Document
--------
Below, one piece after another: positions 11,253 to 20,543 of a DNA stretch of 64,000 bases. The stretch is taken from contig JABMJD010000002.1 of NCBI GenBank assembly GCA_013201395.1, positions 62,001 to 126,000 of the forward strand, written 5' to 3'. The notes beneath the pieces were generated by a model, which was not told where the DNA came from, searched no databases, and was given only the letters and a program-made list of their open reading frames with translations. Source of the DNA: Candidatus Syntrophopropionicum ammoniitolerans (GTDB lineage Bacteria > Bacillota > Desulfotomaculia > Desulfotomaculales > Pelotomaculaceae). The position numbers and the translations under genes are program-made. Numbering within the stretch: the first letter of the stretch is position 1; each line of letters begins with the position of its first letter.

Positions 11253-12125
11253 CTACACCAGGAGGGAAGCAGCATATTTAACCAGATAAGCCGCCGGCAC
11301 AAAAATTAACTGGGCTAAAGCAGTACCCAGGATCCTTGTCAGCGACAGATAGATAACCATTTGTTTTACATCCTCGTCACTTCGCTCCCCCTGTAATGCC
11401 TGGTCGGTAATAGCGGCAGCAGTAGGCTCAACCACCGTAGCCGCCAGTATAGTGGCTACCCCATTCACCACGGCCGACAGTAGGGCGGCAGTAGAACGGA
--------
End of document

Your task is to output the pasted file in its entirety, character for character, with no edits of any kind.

Below, one piece after another: positions 11,253 to 20,543 of a DNA stretch of 64,000 bases. The stretch is taken from contig JABMJD010000002.1 of NCBI GenBank assembly GCA_013201395.1, positions 62,001 to 126,000 of the forward strand, written 5' to 3'. The notes beneath the pieces were generated by a model, which was not told where the DNA came from, searched no databases, and was given only the letters and a program-made list of their open reading frames with translations. Source of the DNA: Candidatus Syntrophopropionicum ammoniitolerans (GTDB lineage Bacteria > Bacillota > Desulfotomaculia > Desulfotomaculales > Pelotomaculaceae). The position numbers and the translations under genes are program-made. Numbering within the stretch: the first letter of the stretch is position 1; each line of letters begins with the position of its first letter.

Positions 11253-12125
11253 CTACACCAGGAGGGAAGCAGCATATTTAACCAGATAAGCCGCCGGCAC
11301 AAAAATTAACTGGGCTAAAGCAGTACCCAGGATCCTTGTCAGCGACAGATAGATAACCATTTGTTTTACATCCTCGTCACTTCGCTCCCCCTGTAATGCC
11401 TGGTCGGTAATAGCGGCAGCAGTAGGCTCAACCACCGTAGCCGCCAGTATAGTGGCTACCCCATTCACCACGGCCGACAGTAGGGCGGCAGTAGAACGGA